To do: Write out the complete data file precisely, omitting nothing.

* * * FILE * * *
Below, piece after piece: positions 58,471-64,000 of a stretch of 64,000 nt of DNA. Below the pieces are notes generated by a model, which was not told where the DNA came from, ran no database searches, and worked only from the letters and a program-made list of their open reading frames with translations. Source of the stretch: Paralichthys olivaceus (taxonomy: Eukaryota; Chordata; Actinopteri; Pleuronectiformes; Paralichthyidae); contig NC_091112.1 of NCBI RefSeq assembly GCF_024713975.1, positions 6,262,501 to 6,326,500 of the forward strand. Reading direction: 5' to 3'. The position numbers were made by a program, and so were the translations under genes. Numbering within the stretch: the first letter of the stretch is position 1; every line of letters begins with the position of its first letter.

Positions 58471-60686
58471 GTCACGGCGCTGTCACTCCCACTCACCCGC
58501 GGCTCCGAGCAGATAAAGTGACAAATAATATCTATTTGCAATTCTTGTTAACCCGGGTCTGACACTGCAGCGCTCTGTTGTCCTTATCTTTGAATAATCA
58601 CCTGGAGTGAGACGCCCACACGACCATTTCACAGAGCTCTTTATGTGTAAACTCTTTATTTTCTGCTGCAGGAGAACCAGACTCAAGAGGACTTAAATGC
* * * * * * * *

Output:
Below, piece after piece: positions 58,471-64,000 of a stretch of 64,000 nt of DNA. Below the pieces are notes generated by a model, which was not told where the DNA came from, ran no database searches, and worked only from the letters and a program-made list of their open reading frames with translations. Source of the stretch: Paralichthys olivaceus (taxonomy: Eukaryota; Chordata; Actinopteri; Pleuronectiformes; Paralichthyidae); contig NC_091112.1 of NCBI RefSeq assembly GCF_024713975.1, positions 6,262,501 to 6,326,500 of the forward strand. Reading direction: 5' to 3'. The position numbers were made by a program, and so were the translations under genes. Numbering within the stretch: the first letter of the stretch is position 1; every line of letters begins with the position of its first letter.

Positions 58471-60686
58471 GTCACGGCGCTGTCACTCCCACTCACCCGC
58501 GGCTCCGAGCAGATAAAGTGACAAATAATATCTATTTGCAATTCTTGTTAACCCGGGTCTGACACTGCAGCGCTCTGTTGTCCTTATCTTTGAATAATCA
58601 CCTGGAGTGAGACGCCCACACGACCATTTCACAGAGCTCTTTATGTGTAAACTCTTTATTTTCTGCTGCAGGAGAACCAGACTCAAGAGGACTTAAATGC